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What is formed when you leave iron(II) sulfate in plain air?

Knowing that iron(II) is easily oxidised to iron(III), and assuming that the reactive component of air is oxygen, I solved it this way:

$$\ce{FeSO4 + O2 -> Fe2O3 + SO2}$$

But in my textbook it's given that iron(III) sulfate, $\ce{Fe2(SO4)3}$, is formed. Is this because $\ce{Fe2O3 + SO2}$ react to form $\ce{Fe2(SO4)3}$?

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Usually, the original iron(II) sulfate is present as green $\ce{FeSO4.7H2O}$.

Oxygen can oxidize $\ce{Fe(II)}$ salts to $\ce{Fe(III)}$ salts; for example, at $\mathrm{pH}=0$:

$$\begin{alignat}{2} \ce{[Fe(H2O)6]^3+ + e- \;&<=> [Fe(H2O)6]^2+}\quad &&E^\circ = +0.771\ \mathrm{V}\\ \ce{O2 + 4H+ + 4e- \;&<=> 2H2O}\quad &&E^\circ = +1.229\ \mathrm{V} \end{alignat}$$

$\ce{Fe(II)}$ is even easier oxidized under alkaline conditions; for example, at $\mathrm{pH}=14$:

$$\begin{alignat}{2} \ce{FeO(OH) + H2O + e- \;&<=> Fe(OH)2 + OH-}\quad &&E^\circ = -0.69\ \mathrm{V}\\ \ce{O2 + 2H2O + 4e- \;&<=> 4OH-}\quad &&E^\circ = +0.401\ \mathrm{V} \end{alignat}$$

However, you cannot simply oxidize iron(II) sulfate $\left(\ce{FeSO4}\right)$ to iron(III) sulfate $\left(\ce{Fe2(SO4)3}\right)$ in dry air since you would need additional sulfate to balance the equation:

$$\ce{2FeSO4 + SO4^2- -> Fe2(SO4)3 + 2e-}$$

Nevertheless, $\ce{Fe(II)}$ can be oxidized to $\ce{Fe(III)}$.

The resulting $\ce{Fe(III)}$ is subject to hydrolysis. By way of comparison, the ion $\ce{[Fe(H2O)6]^3+}$ is only stable under strong acidic conditions. Already at $\mathrm{pH}=0{-}2$, it turns into yellow $\ce{[Fe(OH)(H2O)5]^2+}$ and begins to form $\ce{[Fe(OH)2(H2O)4]+}$:

$$\begin{align} \ce{[Fe(H2O)6]^3+ \;&<=> [Fe(OH)(H2O)5]^2+ + H+}\\ \ce{[Fe(OH)(H2O)5]^2+ \;&<=> [Fe(OH)2(H2O)5]+ + H+}\\ \end{align}$$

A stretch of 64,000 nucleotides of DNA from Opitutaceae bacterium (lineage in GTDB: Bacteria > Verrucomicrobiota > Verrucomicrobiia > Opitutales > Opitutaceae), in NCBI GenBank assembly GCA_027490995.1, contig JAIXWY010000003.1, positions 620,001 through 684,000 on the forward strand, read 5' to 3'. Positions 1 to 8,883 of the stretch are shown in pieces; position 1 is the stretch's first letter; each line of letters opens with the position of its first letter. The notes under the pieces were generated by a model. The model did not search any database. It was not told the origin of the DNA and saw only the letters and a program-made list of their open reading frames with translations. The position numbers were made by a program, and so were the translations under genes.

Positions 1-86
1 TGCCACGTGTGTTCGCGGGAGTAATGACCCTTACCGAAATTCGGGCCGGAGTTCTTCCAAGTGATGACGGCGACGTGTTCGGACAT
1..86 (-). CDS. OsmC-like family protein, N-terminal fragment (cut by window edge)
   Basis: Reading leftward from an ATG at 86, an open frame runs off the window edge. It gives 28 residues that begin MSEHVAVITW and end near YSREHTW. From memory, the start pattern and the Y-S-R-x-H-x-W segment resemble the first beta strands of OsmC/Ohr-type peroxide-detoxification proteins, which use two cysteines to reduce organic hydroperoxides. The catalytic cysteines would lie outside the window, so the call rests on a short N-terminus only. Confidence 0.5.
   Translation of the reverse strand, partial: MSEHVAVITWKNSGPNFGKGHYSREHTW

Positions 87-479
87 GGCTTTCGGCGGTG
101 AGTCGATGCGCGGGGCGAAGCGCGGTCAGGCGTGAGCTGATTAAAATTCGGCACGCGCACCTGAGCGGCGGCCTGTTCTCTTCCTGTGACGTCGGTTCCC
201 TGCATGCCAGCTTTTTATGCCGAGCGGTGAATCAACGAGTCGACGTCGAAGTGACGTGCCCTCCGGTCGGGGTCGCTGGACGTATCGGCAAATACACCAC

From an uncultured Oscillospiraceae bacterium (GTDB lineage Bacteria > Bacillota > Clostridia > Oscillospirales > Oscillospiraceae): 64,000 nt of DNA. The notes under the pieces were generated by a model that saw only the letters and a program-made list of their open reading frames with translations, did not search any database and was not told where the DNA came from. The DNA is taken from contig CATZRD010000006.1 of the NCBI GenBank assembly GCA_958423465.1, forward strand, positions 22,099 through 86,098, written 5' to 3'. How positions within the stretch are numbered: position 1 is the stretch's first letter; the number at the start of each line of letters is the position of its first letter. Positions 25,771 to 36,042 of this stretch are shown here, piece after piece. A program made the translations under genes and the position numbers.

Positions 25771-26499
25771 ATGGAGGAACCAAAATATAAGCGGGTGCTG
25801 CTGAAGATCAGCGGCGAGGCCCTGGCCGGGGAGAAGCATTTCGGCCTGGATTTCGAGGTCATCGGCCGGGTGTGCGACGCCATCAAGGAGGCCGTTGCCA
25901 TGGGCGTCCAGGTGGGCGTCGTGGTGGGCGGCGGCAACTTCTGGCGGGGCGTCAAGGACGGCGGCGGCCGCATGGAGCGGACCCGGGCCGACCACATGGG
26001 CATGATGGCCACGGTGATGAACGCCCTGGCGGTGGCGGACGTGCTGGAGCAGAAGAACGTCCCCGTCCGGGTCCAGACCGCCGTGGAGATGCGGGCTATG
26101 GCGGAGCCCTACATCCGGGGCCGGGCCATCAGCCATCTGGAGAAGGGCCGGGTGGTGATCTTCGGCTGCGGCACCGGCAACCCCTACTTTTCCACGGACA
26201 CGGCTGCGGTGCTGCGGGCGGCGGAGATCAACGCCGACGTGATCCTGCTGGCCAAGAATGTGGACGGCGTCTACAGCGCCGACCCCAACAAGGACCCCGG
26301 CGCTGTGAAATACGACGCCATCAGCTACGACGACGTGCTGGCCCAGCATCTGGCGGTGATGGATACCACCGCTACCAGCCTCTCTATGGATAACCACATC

Further addition of base causes precipitation of amorphous iron(III) hydroxide.

Accordingly, the likely product when iron(II) sulfate is oxidized is basic iron(III) sulfate, i.e. approximately:

$$\ce{4FeSO4 + O2 + 2H2O -> 4Fe(OH)SO4}$$

However, the real weathering and aging of iron(II) sulfate in dry air actually yields a mixture of various compounds, including iron(III) sulfate and iron(III) oxide-hydroxide.

You may observe this reaction in some iron fertilizers for lawns. The fresh product typically contains green iron(II) sulfate, which gradually becomes yellow.

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From wikipedia:

Upon exposure to air, it oxidizes to form a corrosive brown-yellow coating of basic ferric sulfate, which is an adduct of ferric oxide and ferric sulfate: $$\ce{12FeSO4 + 3O2 -> 4Fe2(SO4)3 + 2Fe2O3}$$

The Pubchem page for ferrous sulphate says that this reaction occurs rapidly in moist air and that the rate of oxidation is increased by increasing the pH, temperature, or by exposure to light. However, I don't have access to the original sources.

As @Greg pointed out, oxygen appears to be acting as the oxidiser here and it forms $\ce{Fe2O3}$. There is not enough sulphate present in the starting materials to form only $\ce{Fe2(SO4)3}$ and hence the oxide is formed as well.

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